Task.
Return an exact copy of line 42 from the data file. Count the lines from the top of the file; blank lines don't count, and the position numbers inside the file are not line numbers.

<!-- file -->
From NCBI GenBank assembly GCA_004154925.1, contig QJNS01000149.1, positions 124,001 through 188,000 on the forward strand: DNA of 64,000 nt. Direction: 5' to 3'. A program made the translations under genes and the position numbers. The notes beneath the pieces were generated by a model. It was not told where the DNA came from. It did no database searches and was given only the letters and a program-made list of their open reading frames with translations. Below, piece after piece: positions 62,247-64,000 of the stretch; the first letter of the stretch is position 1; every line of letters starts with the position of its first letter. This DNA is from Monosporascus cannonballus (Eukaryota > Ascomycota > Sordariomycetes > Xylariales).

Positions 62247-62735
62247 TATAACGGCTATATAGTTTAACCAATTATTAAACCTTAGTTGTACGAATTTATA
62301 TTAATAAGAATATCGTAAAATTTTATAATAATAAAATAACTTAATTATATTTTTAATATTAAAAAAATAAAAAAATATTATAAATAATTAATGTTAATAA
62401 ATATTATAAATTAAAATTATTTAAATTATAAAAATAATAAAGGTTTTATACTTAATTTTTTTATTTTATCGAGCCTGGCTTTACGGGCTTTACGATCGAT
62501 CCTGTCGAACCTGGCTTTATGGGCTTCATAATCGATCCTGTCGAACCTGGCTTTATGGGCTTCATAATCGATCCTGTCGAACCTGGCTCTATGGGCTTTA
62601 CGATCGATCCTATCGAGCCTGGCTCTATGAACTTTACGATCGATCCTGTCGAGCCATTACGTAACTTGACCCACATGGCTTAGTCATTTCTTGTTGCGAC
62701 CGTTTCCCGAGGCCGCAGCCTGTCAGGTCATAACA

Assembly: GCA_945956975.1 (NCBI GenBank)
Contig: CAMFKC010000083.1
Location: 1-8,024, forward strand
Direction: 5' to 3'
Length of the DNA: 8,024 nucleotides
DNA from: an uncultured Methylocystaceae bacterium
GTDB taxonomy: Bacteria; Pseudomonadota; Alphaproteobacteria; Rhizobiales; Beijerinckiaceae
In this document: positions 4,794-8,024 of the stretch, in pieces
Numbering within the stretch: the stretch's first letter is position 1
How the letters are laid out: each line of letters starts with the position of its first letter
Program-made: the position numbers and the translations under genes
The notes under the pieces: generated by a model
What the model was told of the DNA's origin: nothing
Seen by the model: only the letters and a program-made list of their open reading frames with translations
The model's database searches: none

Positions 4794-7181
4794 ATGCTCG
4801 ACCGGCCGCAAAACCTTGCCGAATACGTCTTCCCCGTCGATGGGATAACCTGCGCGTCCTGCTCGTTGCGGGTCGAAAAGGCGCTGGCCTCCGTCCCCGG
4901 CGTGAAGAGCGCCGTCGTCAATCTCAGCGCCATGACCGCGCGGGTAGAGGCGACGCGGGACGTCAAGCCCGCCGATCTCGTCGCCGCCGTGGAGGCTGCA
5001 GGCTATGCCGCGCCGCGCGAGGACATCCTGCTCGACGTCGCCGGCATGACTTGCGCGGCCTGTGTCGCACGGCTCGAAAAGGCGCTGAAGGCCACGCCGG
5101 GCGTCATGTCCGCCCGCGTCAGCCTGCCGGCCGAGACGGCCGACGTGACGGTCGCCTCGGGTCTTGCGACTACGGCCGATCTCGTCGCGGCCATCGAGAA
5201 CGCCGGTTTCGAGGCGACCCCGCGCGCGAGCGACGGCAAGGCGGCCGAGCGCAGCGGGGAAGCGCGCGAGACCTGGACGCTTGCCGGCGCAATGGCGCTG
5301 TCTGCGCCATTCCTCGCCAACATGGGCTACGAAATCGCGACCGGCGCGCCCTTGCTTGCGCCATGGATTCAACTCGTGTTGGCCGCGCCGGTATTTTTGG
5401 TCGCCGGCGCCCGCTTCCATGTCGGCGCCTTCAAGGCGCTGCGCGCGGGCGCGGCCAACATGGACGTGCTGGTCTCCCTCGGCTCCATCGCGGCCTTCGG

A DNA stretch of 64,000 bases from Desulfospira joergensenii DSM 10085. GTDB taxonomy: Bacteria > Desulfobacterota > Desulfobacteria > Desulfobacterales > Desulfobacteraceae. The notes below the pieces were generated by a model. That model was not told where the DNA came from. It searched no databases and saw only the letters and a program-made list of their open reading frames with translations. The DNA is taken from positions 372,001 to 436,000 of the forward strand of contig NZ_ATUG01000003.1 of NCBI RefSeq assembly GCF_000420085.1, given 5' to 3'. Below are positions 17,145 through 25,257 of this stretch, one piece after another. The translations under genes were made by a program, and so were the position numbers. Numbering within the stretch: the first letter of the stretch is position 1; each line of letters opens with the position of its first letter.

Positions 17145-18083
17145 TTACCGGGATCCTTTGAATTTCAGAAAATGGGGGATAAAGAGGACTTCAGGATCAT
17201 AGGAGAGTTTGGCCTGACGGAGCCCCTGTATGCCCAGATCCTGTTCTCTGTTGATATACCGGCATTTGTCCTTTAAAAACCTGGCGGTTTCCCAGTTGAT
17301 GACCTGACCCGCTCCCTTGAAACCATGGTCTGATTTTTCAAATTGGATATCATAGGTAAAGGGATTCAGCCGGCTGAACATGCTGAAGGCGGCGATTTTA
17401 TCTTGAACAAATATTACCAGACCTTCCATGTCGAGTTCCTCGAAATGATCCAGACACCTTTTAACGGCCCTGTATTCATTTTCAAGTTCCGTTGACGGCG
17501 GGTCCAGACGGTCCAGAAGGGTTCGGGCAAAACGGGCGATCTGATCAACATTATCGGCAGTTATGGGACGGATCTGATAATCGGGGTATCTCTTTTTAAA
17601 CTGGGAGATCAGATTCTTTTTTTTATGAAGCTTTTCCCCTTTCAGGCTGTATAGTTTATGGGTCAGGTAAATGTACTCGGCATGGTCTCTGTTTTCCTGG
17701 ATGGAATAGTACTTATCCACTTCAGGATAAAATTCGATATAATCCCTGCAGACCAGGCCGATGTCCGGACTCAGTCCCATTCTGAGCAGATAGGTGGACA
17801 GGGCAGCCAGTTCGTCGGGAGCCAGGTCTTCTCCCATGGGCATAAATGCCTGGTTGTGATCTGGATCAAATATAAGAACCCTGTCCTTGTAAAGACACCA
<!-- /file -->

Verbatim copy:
17801 GGGCAGCCAGTTCGTCGGGAGCCAGGTCTTCTCCCATGGGCATAAATGCCTGGTTGTGATCTGGATCAAATATAAGAACCCTGTCCTTGTAAAGACACCA